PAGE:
Ducato / Elektroblock battery charging

Discussion in 'Tech/Mech General' started by Stealaway, Aug 14, 2015.

  1. Stealaway

    Stealaway Funster

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    It seems that the Elektroblock only charges the domestic battery's at a maximum of 18 A with the engine alternator.
    The alternator seem to be 150 A, it should be able to charge the battery's faster?
    Has any one found an way of increasing this?
     
  2. Lenny HB

    Lenny HB Funster

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    18Amp is the mains charger rating, the Elektroblock has circuitry that charges similar to a B to B, the amount of charge will depend on the charge level of your batteries, the manufacturers wiring and type of battery.
    On our last Hymer once when the batteries were flat I clocked 44 amps (Gel batteries), Gel's when flat have a very low internal resistance hence the high current draw not good to it to often if you want your batteries to last.
     
  3. Stealaway

    Stealaway Funster

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    Thanks for that its good to know, how do you measure the charging current?
    It seems to take about 3 hours to charge the battery's from 12.2v to 12.8v on tick over.
    On my 2 hour journey back yesterday it took them to 13v.
     
  4. tonyidle

    tonyidle Funster

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    Charging time: if (for example) you have a 100Ah battery and you discharge it for a while, perhaps amounting to 5A drawn over a period of 8 hours you will have used 40Ah. To replace this by charging you will have to charge at 5A for 8 hours, 10A for 4 hours, etc. In fact owing to the battery not being 100% efficient you will need to put in around 20% more Ah than you took out. The amount of current that the battery will accept when being charged depends on three things: the battery terminal voltage, the battery internal resistance, and the voltage of the charging source. The output of your vehicle alternator will be in the range of 14.2v to 14.5v. If the battery is in 'normal' discharged condition its terminal voltage will be around 12v leaving 14.2v - 12v = 2.2v. Under normal conditions this voltage and the battery's internal resistance will only allow (probably) a 5A charge meaning it will take 8 hours (+ 20%) to fully re-charge it. Devices such as the battery-to-battery charger allow a higher charge by raising the alternator output voltage well above 14.2v and have monitoring circuitry to ensure no over-charging. Lead acid battery operation is incredibly complex and my simple explanation doesn't do it justice. Suffice it to say that no matter what standard charging source is in use it takes days, not hours, to fully re-charge a 'flat' battery. Hence the popularity of clever boosters such as those sold by Sterling and others.
     
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  5. JeanLuc

    JeanLuc Funster

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    Very helpful explanation Tony - thanks. However, my understanding is that a Schaudt EBL already contains some voltage boosting circuitry that improves the charge rate when the alternator is doing the charging (as LennyB mentions above). Although I believe people do use additional B2B chargers together with an EBL, it is not something to embark on without a full understanding of how the two systems might interact / conflict surely? If I have discharged as much as your example shows above, I often see a charging current of 20-30 amps from the alternator. My set-up is an EBL99 coupled with IT992 control panel - no additional B2B unit.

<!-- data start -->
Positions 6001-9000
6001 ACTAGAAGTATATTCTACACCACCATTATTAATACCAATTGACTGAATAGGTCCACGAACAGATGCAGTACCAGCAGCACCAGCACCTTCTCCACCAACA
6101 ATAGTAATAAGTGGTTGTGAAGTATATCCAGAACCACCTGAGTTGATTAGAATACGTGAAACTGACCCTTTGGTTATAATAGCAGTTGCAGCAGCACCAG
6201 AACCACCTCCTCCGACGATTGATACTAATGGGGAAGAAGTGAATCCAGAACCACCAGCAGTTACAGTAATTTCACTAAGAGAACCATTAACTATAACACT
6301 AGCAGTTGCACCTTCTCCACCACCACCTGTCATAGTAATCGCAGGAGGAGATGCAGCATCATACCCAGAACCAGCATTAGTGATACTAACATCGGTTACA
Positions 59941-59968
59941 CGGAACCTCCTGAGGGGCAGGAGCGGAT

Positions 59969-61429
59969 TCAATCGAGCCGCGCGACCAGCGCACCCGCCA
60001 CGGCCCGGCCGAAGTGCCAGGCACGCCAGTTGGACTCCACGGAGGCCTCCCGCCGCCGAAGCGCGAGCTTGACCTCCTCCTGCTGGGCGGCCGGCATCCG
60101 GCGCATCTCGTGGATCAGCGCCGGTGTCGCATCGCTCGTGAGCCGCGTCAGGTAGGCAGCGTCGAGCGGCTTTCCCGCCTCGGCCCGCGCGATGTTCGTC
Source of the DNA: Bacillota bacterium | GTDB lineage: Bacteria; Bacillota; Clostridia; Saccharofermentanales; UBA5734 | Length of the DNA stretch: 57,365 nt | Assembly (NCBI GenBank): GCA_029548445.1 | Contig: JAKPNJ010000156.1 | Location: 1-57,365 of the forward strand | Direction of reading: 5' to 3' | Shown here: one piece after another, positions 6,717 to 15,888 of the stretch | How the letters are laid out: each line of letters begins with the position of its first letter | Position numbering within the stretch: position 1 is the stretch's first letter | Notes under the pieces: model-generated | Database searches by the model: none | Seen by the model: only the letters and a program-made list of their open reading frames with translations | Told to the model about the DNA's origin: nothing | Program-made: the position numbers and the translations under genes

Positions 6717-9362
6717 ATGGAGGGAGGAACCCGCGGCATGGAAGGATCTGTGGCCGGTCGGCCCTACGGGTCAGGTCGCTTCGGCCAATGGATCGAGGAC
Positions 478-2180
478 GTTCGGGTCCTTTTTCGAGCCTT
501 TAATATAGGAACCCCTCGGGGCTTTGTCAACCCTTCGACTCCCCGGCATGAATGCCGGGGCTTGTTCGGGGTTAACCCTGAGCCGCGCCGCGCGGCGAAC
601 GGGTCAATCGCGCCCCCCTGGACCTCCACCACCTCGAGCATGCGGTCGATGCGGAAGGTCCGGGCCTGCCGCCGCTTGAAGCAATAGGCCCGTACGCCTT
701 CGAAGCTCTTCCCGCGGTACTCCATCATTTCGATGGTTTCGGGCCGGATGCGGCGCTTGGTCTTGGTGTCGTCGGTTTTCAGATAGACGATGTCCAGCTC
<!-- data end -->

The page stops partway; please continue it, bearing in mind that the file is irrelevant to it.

6. Lenny HB

    Lenny HB Funster

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    To measure the charging current if it is not shown on your control panel you would need to fit a battery monitor prices vary from £20 to well over a hundred, also fitting involes a lot of labour as you have to fit a shunt next to the battery and run cables to the meter.

    Not advisable to fit a B to B with an Elecktroblock, and won't give you that much improvement.

    You should never leave a diesel just ticking over, one of the easier ways to wreck your engine also if you have a DPF (Diesel Particulate Filter) it will ruin it and could cost up to a couple of grand to replace. Also an alternator will not give it's full output on tickover.

    Tony's explanation is good, I have 2 x 95 A/H batteries and I wouldn't expect a full days driving to get them anywhere near fully charged if they were flat.
    Simplifying Tony's explanation, if your batteries are flat, to start with you with get an initial charge from the Elektroblock of around 20 amps as JeanLuc says, but after 15 - 30 minutes of charging the internal resistance and terminal voltage of the battery will rise which has the effect of reducing the amount of charge the battery can take, as Tony says to about 5amps.
     
  7. stevec

    stevec Funster

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    Just a point of information for those doing Ah calculations. Manufactures generally rate the Ah of a bsttery using a discharge rate of 1/20th of the capacity.....so a 100Ah battery will give 5 amps for 20 hours. Higher discharge rates will give proportionally less time, so you won't get 100amps for 1 hour. On the other hand it will give 1 amp for more than 100 hours. Of course not forgetting the 50% rule!

    Incidentally I shall be buying an LRM1218 for my Burstner EBL99 shortly. It has two analog outputs which indicate the charge current going to vehicle and leisure battery. Schaudt won't divulge the relationship beteen analog voltage and charge current but i will do some tests before fitting it unless someone knows it already.
     
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